GREEN SULFUR BACTERIA
|Photolithotrophic and Anaerobic||Straight or curved rods to star-like extrusions, some spiral forms (aquatic)||Cells strain gram negative||Permanently immotile||Colonies are green, and brown(if carotenoids are present)|
|Nitrogen fixation||No unusual structures formed||Growth in high temperatures and high salinity||No resting stages or spores known|
In the above pictures, the left one shows a photomicrograph of Prosthecochloris aestaurii, x 2300. The second picture (center) shows Chlorobium limicola, x 1500; note the extracellular sulfur granules. The third image (right) shows an unidentified spiral form. These are good examples of representative Green Sulfur bacteria
Green Sulfur bacteria are found in anaerobic conditions such as muds and anoxic waters. The bacteria are found most often under the Purple Sulfur bacterial layer. Most forms of Green Sulfur are green, hence the name, but some strains have a brown tint. These bacteria are photolithotrophic as well as anaerobic. They are capable of using sulfide or elemental S as the electron donor. The elemental S arises from H2S oxidation and is deposited extracellularly, before the oxidation of sulfate.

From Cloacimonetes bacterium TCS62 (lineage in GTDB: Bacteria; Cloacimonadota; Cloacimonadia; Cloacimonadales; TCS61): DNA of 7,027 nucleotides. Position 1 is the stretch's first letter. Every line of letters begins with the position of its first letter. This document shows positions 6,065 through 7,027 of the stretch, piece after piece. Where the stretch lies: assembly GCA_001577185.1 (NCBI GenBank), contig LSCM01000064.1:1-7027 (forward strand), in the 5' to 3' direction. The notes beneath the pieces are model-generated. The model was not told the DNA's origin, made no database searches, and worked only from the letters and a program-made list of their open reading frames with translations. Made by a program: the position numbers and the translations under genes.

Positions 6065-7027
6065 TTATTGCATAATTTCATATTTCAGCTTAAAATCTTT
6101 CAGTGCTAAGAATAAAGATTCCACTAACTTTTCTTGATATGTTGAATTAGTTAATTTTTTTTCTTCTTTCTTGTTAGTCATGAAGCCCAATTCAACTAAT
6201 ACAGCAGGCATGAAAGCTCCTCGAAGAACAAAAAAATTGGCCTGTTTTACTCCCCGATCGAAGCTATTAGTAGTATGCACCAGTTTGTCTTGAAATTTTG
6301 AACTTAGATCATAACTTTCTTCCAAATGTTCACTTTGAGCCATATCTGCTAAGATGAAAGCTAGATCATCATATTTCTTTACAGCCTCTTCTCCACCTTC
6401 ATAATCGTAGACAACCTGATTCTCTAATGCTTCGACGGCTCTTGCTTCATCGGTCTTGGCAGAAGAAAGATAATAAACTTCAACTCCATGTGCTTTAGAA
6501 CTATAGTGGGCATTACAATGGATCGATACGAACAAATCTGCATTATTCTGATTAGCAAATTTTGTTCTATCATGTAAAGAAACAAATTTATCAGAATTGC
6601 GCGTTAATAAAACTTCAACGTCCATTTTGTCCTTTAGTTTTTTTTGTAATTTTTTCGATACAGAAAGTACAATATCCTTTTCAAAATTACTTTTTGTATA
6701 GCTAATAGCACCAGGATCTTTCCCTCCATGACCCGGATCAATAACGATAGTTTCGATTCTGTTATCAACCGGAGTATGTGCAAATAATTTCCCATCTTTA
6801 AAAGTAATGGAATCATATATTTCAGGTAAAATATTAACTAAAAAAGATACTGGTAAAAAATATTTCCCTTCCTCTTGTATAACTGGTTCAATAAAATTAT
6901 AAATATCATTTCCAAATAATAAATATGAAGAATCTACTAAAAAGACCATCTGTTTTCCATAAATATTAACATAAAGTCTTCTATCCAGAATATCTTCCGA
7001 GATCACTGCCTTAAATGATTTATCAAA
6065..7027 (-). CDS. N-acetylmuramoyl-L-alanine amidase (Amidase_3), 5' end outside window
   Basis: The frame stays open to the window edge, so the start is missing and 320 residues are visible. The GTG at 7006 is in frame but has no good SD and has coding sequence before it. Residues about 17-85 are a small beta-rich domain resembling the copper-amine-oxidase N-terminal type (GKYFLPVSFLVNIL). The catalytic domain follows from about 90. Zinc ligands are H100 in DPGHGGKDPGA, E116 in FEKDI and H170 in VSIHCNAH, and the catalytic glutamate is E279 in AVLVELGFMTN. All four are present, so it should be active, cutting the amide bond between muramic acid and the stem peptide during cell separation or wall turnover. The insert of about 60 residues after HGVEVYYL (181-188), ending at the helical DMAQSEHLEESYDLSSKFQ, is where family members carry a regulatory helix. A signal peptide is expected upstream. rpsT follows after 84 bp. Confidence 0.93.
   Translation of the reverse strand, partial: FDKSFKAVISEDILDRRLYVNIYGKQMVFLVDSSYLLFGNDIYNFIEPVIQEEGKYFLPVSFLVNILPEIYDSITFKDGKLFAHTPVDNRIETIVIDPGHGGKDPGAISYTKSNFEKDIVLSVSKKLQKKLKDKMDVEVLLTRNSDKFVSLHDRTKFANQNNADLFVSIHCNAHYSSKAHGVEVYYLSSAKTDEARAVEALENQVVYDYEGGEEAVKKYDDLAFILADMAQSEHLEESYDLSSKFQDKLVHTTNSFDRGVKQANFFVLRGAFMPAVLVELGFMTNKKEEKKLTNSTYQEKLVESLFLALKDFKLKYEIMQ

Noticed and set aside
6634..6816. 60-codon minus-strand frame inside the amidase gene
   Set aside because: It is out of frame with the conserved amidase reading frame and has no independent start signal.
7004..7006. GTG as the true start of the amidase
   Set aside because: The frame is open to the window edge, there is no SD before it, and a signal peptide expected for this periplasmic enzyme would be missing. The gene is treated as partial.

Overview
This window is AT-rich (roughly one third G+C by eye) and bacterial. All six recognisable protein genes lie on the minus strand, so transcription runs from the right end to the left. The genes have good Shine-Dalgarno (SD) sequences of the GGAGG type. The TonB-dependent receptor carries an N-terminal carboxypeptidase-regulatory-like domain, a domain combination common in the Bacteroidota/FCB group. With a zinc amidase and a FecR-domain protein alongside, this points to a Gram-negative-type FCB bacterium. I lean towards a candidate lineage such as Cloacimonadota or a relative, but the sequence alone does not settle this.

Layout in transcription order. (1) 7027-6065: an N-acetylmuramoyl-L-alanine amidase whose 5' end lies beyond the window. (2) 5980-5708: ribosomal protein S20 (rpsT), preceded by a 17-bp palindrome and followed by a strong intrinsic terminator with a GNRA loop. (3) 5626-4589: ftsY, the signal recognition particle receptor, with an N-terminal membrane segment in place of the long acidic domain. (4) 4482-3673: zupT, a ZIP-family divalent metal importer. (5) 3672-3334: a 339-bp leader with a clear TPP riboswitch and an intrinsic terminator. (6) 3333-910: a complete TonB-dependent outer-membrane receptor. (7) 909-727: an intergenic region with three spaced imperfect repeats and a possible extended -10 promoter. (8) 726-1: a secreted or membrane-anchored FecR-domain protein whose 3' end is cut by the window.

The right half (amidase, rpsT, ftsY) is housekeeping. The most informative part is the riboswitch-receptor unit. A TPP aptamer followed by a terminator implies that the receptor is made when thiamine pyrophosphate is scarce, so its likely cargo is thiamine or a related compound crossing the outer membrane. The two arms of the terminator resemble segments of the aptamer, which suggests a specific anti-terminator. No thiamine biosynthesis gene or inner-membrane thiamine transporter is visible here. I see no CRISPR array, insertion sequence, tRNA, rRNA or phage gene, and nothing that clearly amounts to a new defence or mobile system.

There are four genera of green sulfur bacteria, Chlorobium, Prosthecohloris, Pelodictyon, and Clathrochloris.
Genera of green sulfur bacteria.
|Green sulfur bacteria||Cell Form and Arrangement||Motility||Vacuoles||Prosthecae|
|Chlorobium||Straight or curved rods, single or short chains||No||No||No|
|Prosthecochloris||Ovoid, single, or short chains||No||No||Yes|
|Pelodictyon||Chains of rods, forming nets||No||Yes||No|
|Clathrochloris||Chains of rods in loose, trellislike aggregates||Yes||No||No|
The Green Sulfur bacteria strains are green because of the presence of chlorophyll c and d and small traces of a. The green sulfur bacteria are found in anaerobic and sulfide-containing fresh or marine waters, and wetlands. The bacterial strains that demonstrate a brown color contain bacteriochlorophyll e and isorenieratane. These strains are found in the deeper layers of wetlands and water. Both of the two groups can be found also living in extreme conditions of salinity and high temperatures. The morphology of both color types is most often either straight or curved rods.
The oxidation of sulfide to sulfate occurs by the means of either phototrophic or chemotrophic bacteria.
Adelberg, Edward. 1976. The Microbial World. Prentice-Hall Inc. New York
Case, Christine. 1995. Microbiology. Addison and Wesley Publishing Co. New York.
Clark, F.E. 1996. Soil Microbiology and Biochemistry. Academic Press. New York.
Norton, Cynthia. 1981. Microbiology. Benjamin/Cummings Publishing Co. Readiing, Mass.
These sites contain additional information on the genera of green sulfur bacteria.